Using Timers

Before the Gryffe update occured, one of the scariest ideas for furres when it came to DragonSpeak was the idea of using timers in your dream. There are two different types of timers that you can use in your DragonSpeak, and each of these timers have characteristics that make one more suitable than the other depending on the situation. This tutorial will introduce you to the two types of timers and show you two examples on how to use them.

Here is the picture of the dream that we will be referring to for this Tutorial. This dream can be downloaded at the bottom of this page.

For this tutorial, we're bringing back the gray pillars. Our timers will make these pillars "rise" and "fall". The objects we'll be using are objects #393 (the tall pillar) and object #394 (the short pillar). The rainbow tile will be used in the countdown timer example. It is there mainly just to remind you where you need to step to activate the countdown timer. Let's go straight to the DragonSpeak.


We're going to start with the "When # seconds have passed, offset by #" DragonSpeak Cause. This cause is mainly used in animations and to toggle objects. The first # in the line represents how many seconds you want to wait before the timer activates again (ex. if you set it to 10, the timer will go off every 10 seconds). The second # represents how many seconds you want to wait before the timer activates for the very first time (ex. if you set it to 60, the timer will wait a full minute before it goes off for the very first time. So, if you set the first number to 10 and the second number to 60, the timer will wait a full minute before the it goes off for the very first time, and then it will start going off every 10 seconds. Below is the DragonSpeak to animate the two gray pillars that are next to each other.

(0:100) When 2 seconds have passed, offset by 0,
(3:2) at position (10,16) on the map,
(5:6) swap object types 393 and 394.
(0:100) When 2 seconds have passed, offset by 1,
(3:2) at position (12,15) on the map,
(5:6) swap object types 394 and 393.

The code looks identical, right? Well, it almost is. Everything about the two blocks of code is the same with the exception of the offset. One waits 1 second after the dream is loaded before the first timer goes off, whereas the top block of code does not wait at all. What does this mean? It means that neither of these two timers will ever happen at the exact same time. They both wait 2 seconds before repeating, but the first timer went off immediately when the dream was loaded, while the second timer had to wait 1 second first.

Making sure your timers don't go off at the same time is essential in animating the gray pillars. If they both when off at the same time, no change would happen. The object would be simultaneously swapped twice, resulting in no animation at all!

Another source of confusion with doing animations is understanding the concept of the "(5:6) swap object types 393 and 394" line. Whenever this line is triggered by a cause, it will swap one of the objects for the other. After it swaps one of the objects for the other, it will swap them once more back to their original state. This means that the animation will be continous or ongoing forever. It is a good rule of thumb to leave at least 1 second between swapping objects so that the animation does not lag visitors with slower computers in your dream.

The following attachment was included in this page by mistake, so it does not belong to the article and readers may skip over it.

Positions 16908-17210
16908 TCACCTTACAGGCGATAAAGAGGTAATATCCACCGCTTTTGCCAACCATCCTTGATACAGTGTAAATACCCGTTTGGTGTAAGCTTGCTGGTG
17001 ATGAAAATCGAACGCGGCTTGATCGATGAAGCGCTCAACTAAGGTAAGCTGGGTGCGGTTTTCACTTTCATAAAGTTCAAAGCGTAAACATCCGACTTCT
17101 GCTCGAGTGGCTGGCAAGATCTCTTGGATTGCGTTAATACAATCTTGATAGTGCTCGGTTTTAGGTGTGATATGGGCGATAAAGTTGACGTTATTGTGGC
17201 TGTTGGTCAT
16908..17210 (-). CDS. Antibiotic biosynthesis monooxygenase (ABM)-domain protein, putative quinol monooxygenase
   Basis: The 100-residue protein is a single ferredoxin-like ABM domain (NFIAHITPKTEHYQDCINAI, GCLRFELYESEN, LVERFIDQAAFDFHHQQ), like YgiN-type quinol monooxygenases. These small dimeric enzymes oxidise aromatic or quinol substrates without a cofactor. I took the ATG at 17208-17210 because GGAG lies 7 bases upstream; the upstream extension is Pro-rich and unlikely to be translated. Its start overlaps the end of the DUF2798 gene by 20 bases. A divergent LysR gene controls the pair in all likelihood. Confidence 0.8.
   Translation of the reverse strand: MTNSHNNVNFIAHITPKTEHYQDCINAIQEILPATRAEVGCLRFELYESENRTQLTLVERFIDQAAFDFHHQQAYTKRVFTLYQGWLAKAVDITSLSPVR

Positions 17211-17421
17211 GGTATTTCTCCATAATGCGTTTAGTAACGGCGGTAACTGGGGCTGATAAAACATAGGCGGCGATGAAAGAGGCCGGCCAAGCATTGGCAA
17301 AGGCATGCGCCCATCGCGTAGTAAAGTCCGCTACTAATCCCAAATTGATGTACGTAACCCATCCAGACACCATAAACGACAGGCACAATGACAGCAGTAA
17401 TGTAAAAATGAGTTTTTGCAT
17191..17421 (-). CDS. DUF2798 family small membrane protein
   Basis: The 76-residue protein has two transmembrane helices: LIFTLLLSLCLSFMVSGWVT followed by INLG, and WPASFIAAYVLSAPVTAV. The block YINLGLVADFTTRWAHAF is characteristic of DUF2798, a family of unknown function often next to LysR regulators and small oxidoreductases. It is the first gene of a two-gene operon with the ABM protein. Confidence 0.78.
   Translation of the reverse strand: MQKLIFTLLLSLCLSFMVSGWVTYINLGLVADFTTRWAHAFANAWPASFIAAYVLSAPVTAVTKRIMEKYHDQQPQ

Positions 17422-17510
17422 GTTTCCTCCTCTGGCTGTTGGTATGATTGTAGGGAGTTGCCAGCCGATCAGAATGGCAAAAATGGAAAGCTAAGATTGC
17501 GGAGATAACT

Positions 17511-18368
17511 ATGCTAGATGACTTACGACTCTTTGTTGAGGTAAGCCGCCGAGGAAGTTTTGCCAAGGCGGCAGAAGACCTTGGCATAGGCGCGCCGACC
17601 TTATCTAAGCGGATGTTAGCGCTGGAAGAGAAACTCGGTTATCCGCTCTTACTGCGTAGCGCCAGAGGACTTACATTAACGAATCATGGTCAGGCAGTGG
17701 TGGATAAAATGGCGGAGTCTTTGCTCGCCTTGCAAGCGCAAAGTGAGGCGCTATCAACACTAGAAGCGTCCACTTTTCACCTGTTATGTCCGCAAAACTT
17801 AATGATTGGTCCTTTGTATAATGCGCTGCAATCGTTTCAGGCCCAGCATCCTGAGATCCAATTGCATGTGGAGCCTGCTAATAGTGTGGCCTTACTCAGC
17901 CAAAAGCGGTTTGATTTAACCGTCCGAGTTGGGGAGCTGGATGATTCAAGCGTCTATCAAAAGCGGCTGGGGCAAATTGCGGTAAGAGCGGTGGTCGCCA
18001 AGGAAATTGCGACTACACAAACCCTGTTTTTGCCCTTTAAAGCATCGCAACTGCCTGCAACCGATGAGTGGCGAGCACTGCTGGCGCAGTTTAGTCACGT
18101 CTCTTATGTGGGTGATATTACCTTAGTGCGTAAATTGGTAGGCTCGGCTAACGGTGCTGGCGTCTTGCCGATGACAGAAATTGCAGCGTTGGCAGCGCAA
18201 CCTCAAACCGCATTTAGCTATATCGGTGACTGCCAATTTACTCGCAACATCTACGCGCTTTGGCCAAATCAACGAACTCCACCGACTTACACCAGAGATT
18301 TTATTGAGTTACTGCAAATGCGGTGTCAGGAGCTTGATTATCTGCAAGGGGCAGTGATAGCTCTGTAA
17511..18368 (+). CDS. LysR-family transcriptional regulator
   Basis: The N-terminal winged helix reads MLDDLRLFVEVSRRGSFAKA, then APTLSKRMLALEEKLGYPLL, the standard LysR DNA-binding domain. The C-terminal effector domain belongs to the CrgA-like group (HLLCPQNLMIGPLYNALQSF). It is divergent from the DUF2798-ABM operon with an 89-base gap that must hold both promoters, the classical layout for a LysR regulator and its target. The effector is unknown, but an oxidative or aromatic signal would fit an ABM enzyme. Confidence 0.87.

The second example deals with countdown timers. Here isthe DragonSpeak, with the following explanation.

(0:7) When somebody moves into position (16,13),
(5:50) set countdown timer 1 to go off in 5 seconds.
(0:50) When countdown timer 1 goes off,
(3:2) at position (16,12) on the map,
(5:6) swap object types 394 and 393.

The countdown timer is activated when you move into position (16,13). This is the position that has the rainbow tile. When you step on this tile, you set the countdown timer to go off in five seconds. If you step on it again before the original five seconds is up, it'll set it back to five seconds again. When the countdown timer finally goes off, it toggles the gray pillar.

You can trigger countdown timers using any of the DragonSpeak Causes. Just remember that in order to set off a countdown timer, you must first use the "(5:50) set countdown timer 1 to go off in 5 seconds." line before the "(0:50) When countdown timer 1 goes off," line. Countdown timers are unlike the offset timers mentioned above. They are set once and go off once, unless you code them to loop, whereas the offset timers are ongoing.


As you can see, timers aren't as scary as you may have originally thought. They take a bit of understanding, mainly the offset timer, but once you understand that idea, you can do a lot with them. Timers are used a lot in various types of animations. We have an animations tutorial that you can read for more information here. You can download a copy of this dream from the link below. If that doesn't help, you can always e-mail us at the e-mail address at the bottom of this page. Good luck!

TutorialTimers.zip

Contact Us

Do you have a question that you couldn't find the answer to? Is there a tutorial that you'd like to see added to the MKb? If so, drop us an e-mail. The MKb is created for the Furcadian public, so in order to be effective, we need to know what information you want it to contain. If e-mail links don't work for you, just send us an e-mail at masons@furcadia.com. We look forward to hearing from you.


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